At the same time, French republicans were expanding their assimilationist ambitions beyond the borders of France itself. In the colonial empire that, by 1900, stretched from Indochina to the Caribbean and covered one-third of the African continent, French administrators, for a time, practiced relatively inclusive policies, providing extensive primary education and even offering citizenship on a limited basis, in keeping with the idea of a French "civilizing mission." Certain parts of the empire were fully annexed to France itself, becoming legally as indistinguishable from the metropole as Hawaii is from the continental United States. These policies consolidated French power over the colonies while also affirming France's position as a center of worldwide culture and civilization. It was a point of pride that so much of the world, in effect, seemed to want to become French.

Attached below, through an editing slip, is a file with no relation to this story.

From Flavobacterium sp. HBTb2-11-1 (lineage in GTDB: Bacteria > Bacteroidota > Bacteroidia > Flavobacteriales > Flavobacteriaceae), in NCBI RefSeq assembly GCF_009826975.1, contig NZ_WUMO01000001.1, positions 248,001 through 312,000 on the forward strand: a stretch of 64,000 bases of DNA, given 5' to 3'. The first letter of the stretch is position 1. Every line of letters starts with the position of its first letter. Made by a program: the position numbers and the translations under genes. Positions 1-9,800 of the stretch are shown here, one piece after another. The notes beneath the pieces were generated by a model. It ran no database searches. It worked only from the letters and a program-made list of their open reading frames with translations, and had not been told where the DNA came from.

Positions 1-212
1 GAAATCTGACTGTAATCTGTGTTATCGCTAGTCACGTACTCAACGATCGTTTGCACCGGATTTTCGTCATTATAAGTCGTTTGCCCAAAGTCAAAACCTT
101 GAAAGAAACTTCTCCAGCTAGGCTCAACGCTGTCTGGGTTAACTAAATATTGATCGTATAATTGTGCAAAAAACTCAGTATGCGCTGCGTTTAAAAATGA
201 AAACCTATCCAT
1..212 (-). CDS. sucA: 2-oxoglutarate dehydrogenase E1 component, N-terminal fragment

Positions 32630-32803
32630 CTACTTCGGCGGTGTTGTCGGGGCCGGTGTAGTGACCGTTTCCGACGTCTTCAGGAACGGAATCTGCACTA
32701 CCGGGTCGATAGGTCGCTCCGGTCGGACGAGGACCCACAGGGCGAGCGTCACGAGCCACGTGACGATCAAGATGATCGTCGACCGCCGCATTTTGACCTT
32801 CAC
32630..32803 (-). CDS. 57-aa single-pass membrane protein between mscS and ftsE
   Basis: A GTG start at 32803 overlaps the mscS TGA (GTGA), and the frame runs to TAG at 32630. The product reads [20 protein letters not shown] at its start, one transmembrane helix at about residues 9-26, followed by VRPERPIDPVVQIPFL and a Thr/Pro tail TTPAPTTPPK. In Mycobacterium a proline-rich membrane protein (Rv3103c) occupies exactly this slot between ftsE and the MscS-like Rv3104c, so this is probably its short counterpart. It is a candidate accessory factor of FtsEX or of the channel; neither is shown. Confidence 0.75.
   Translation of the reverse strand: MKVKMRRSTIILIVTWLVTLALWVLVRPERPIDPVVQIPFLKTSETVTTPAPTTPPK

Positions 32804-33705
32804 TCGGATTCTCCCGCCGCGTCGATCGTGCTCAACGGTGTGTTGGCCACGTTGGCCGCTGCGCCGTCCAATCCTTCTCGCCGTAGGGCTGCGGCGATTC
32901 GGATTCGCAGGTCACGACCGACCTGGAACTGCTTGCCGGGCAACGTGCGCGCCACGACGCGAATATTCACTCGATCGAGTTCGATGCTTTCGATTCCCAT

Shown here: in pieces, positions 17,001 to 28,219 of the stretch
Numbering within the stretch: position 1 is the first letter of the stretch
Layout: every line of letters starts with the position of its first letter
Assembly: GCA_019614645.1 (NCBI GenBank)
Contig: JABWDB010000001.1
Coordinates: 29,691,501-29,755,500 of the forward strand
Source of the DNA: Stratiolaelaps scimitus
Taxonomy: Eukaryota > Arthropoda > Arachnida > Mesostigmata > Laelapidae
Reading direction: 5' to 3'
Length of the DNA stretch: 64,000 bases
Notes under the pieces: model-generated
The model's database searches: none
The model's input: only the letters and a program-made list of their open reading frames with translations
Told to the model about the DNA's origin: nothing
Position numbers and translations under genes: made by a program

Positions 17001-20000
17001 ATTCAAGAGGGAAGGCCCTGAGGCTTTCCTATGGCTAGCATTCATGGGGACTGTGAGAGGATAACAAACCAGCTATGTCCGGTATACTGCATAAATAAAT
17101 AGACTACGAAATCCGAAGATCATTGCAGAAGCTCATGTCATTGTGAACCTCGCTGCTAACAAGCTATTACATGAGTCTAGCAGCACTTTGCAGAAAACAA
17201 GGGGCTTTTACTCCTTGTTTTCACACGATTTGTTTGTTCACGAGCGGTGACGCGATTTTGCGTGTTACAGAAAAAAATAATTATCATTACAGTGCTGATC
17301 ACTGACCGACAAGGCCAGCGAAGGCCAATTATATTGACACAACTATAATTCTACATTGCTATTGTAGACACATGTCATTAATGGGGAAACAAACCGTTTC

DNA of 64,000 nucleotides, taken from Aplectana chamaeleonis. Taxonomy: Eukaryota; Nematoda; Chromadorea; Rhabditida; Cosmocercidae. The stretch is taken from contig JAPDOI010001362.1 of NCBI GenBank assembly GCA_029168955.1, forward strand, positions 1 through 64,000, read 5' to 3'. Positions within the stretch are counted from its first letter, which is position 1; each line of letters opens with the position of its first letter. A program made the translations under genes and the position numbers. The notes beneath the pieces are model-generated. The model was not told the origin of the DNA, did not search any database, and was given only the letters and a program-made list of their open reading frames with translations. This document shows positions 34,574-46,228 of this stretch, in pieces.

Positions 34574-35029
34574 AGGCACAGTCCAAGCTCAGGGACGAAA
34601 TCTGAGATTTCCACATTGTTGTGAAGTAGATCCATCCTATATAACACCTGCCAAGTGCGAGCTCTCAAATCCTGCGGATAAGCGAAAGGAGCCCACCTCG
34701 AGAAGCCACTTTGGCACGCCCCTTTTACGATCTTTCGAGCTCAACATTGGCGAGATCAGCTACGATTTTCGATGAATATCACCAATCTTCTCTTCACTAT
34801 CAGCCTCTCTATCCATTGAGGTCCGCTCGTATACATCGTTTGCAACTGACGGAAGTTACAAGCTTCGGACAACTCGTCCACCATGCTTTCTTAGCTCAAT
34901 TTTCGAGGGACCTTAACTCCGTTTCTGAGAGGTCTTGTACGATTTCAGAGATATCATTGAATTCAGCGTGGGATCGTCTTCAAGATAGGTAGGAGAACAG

In the late nineteenth century, therefore, immigrants began arriving in large numbers in a country that already had a century's experience of assimilating people different from the French cultural norm into the "national mass." To be sure, even immigrants from neighboring Catholic countries like Italy experienced considerable resistance at first--but probably no more so than their equivalents in the United States. And, eventually, resistance and prejudice gave way to widespread acceptance, as long as the immigrant groups themselves willingly accepted a new "French" identity and abandoned their old national one. The Third Republic did see moments of vicious hostility to the Jews (notably in the Dreyfus Affair), but it also saw impressive opposition to anti-Semitism, a broad willingness to accept fully "integrated" Jews into French society, and the selection of a Jew, Léon Blum, as prime minister. All in all, the metaphor of the melting pot actually fits France better than the United States, for, in France, ethnic identities melted away far more thoroughly than on this side of the Atlantic.